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Republic of Poland and the IMF

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Public Information Notice (PIN) No. 02/65
June 26, 2002
International Monetary Fund
700 19th Street, NW
Washington, D.C. 20431 USA

IMF Concludes 2002 Article IV Consultation with the Republic of Poland

Public Information Notices (PINs) are issued, (i) at the request of a member country, following the conclusion of the Article IV consultation for countries seeking to make known the views of the IMF to the public. This action is intended to strengthen IMF surveillance over the economic policies of member countries by increasing the transparency of the IMF's assessment of these policies; and (ii) following policy discussions in the Executive Board at the decision of the Board. The staff report (use the free Adobe Acrobat Reader to view this pdf file) for the 2002 Article IV consultation with Poland is also available.

On June 7, 2002, the Executive Board of the International Monetary Fund (IMF) concluded the Article IV consultation with the Republic of Poland.1

Background

Poland has weathered a difficult two years. Under the weight of exogenous shocks, an aggressive policy response to rising consumption growth in 1999 and early 2000, and a downturn in Germany, output growth slumped from 4.1 percent in 2000 to 1.1 percent last year. And the slowdown has raised the unemployment rate back to the high teens, hit investor confidence and caused non-performing loans in the banking system to rise. At the same time, inflation has declined sharply (from 11½ percent in mid-2000 to some 3¼ percent in the first quarter of 2002) and the current account deficit has narrowed considerably (from 6¼ percent in 2000 to some 4 percent last year).

The fiscal deficit widened sharply in 2001, reflecting both automatic stabilizers and a ½ percent increase in the structural deficit. State (central government) primary expenditures (excluding one-off transfers) rose relative to GDP by 1 percentage point, notwithstanding cutbacks late in the year. Two factors accounted for this rise: significant increases in transfers and subsidies to households, agricultural and state enterprises, as well as wages; but also outcomes for inflation and growth that were far below budget projections. Together with a cyclical slowing of revenues, this led to a general government economic deficit (cash basis) provisionally estimated by the staff at just under 5 percent of GDP, up from 2.2 percent of GDP in 2000.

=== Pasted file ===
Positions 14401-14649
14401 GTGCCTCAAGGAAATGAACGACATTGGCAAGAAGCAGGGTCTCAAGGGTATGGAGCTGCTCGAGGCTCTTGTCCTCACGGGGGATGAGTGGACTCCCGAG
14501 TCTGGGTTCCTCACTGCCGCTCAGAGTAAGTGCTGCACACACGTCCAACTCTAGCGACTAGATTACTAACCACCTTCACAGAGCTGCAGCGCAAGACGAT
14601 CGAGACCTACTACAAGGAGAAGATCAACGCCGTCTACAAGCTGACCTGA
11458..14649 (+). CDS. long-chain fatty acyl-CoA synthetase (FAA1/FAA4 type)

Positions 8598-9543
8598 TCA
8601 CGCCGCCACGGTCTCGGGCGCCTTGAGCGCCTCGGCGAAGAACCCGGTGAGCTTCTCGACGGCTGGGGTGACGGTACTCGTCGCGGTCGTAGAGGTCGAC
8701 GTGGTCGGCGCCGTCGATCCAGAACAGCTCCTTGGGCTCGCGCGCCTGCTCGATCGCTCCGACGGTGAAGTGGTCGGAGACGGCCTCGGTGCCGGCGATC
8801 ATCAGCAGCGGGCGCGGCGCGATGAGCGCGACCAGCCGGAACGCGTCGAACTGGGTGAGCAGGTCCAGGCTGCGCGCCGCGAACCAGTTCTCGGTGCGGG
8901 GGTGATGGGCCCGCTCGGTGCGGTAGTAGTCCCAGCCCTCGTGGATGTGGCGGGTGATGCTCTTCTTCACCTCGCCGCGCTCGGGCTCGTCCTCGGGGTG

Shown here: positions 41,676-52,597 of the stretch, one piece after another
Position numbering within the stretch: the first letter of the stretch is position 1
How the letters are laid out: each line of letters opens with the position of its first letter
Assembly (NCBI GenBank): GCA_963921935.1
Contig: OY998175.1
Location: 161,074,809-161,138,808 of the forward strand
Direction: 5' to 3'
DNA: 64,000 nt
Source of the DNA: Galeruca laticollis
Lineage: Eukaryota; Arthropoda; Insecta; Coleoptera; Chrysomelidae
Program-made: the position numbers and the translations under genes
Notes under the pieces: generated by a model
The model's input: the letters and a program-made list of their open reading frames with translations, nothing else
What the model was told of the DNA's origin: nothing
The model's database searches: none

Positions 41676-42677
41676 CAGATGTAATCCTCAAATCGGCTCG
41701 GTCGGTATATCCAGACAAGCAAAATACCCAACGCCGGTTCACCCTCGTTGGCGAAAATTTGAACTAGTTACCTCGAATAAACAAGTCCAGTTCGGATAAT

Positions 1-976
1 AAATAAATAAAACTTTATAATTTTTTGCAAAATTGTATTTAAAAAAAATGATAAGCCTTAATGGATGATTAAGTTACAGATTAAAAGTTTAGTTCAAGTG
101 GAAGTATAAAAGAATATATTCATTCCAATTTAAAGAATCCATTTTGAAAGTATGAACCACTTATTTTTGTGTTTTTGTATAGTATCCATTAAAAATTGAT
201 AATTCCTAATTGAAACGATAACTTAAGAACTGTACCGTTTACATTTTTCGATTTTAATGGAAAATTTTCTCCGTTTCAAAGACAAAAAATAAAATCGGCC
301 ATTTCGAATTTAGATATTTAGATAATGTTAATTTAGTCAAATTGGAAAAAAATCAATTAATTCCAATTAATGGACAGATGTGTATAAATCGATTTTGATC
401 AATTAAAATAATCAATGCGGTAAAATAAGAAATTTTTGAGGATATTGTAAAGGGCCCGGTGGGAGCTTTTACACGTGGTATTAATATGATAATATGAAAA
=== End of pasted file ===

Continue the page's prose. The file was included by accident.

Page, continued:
Monetary policy was eased significantly in 2001. The sharp declines in inflation and inflation expectations made deep interest rate cuts possible. Accordingly, the key policy interest rate has been cut by a cumulative 1000 basis points since February 2001, and reserve requirements were lowered from 5 to 4½ percent. But with inflation having fallen sharply, real policy interest rates (deflated by either current or projected one year ahead inflation) remain at some 6 percent.

The interest rate cuts have done little to stem the continuing appreciation of the zloty. The CPI-based real effective exchange rate has appreciated by some 25 percent since end-1999, of which at most 6 percentage points can be attributed to Balassa-Samuelson effects. Notwithstanding the strength of zloty, export volume growth remained strong in 2001—expanding by 6 percent, well ahead of export market growth. Coupled with weak import growth, this contributed to the improvement in the current account deficit.

Partly spurred by the easing of policies last year, signs of an economic recovery are now appearing. Further, the expected recovery in Germany, Poland's main trading partner, should cement this recovery in the latter part of this year. While the weak first half will leave growth this year at or somewhat above last year's 1 percent, prospects for growth beyond this year are strong. And Poland approaches this juncture from a position of strength in some important respects: inflation is low and the fruits of the hard-fought battle to tame inflation expectations will be conducive to growth; the modest current account deficit leaves room for a pick-up in imports; and enterprises, having adapted to highly competitive conditions, are leaner and more efficient. With EU accession in sight, Poland has the potential to do well.